Wednesday, December 26, 2012

How To Paint Miniatures - Airbrushing

The first step in painting a bronze miniature is to seal the bronze. The reason for this is that bronze is over 90 percent copper, which can patina easily. This means that the paint can actually cause the bronze to turn colors or darken. To prevent that from happening, I dip each figurine in an acrylic sealant and heat with a hot air gun. This sealer melts into the surface sealing the bronze and giving a perfect base to paint upon.

The next step is to mount each bronze figurine onto a painting stick so it can be airbrushed and painted. This is what I call a painting tray. Holds 19 painting sticks. The round tray allows me to place it on a Lazy Susan and spin to each stick as needed.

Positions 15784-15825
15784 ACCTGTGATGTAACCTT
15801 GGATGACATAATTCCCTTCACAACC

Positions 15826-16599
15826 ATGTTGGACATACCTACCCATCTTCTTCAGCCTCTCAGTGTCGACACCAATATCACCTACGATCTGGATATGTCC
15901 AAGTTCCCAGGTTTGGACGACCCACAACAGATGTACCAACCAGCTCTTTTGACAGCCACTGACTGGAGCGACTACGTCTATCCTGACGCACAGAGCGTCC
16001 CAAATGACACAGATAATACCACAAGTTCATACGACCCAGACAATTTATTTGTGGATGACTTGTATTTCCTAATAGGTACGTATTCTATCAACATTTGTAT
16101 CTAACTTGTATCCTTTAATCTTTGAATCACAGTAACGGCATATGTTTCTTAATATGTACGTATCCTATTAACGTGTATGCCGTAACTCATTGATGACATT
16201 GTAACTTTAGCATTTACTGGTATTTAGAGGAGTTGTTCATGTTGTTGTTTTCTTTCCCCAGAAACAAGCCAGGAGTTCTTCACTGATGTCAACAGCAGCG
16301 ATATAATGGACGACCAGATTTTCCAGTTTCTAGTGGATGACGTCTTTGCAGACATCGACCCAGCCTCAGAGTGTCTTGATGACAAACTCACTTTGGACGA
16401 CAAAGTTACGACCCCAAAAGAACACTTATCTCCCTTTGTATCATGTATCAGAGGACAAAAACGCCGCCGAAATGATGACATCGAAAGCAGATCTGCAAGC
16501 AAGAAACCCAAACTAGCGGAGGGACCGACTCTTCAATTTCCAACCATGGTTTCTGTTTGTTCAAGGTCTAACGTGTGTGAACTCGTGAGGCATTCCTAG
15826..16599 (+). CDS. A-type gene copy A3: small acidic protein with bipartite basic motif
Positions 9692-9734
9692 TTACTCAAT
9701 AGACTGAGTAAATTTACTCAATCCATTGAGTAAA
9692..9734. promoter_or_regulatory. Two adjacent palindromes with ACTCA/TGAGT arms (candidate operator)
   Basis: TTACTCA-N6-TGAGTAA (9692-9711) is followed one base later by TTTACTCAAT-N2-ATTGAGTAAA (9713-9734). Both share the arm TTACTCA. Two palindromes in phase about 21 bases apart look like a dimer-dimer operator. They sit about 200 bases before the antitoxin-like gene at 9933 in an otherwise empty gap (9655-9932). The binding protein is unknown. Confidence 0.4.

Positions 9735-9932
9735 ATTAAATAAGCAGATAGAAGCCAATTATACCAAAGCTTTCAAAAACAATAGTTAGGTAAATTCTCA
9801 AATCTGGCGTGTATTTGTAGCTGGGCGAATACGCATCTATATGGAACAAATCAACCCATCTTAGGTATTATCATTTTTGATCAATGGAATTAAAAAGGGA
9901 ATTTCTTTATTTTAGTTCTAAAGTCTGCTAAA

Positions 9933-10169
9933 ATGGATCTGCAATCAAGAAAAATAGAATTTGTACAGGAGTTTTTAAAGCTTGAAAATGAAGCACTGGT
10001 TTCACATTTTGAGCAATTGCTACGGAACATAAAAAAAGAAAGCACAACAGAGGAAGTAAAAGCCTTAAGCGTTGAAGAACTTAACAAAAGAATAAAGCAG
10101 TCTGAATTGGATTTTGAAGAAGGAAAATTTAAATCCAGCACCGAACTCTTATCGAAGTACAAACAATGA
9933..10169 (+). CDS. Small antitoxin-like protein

The airbrushing begins. I use white enamel paint and carefully spray the paint as to not fill in the detail. This is a very tricky step and must be done correctly.


Here are the finished airbrushed pieces of "Ice Cream" and "Blast Off." Now they must sit and dry for two days before painting can begin. The white base coat must be completely dry before the oil paints and glazes can be applied.

The white base coat is essential to painting miniatures because it allows the colors to show the detail. Any kind of darker color would hide detail and make a miniature hard to see. The light actually shines through the paint layers and reflects off this white base coat giving the miniature an almost porcelain look.

Next step is mixing and painting colors. That will be in the next update.

Thanks for looking,
Randall Zadar
Sculptor/Zadar Studios

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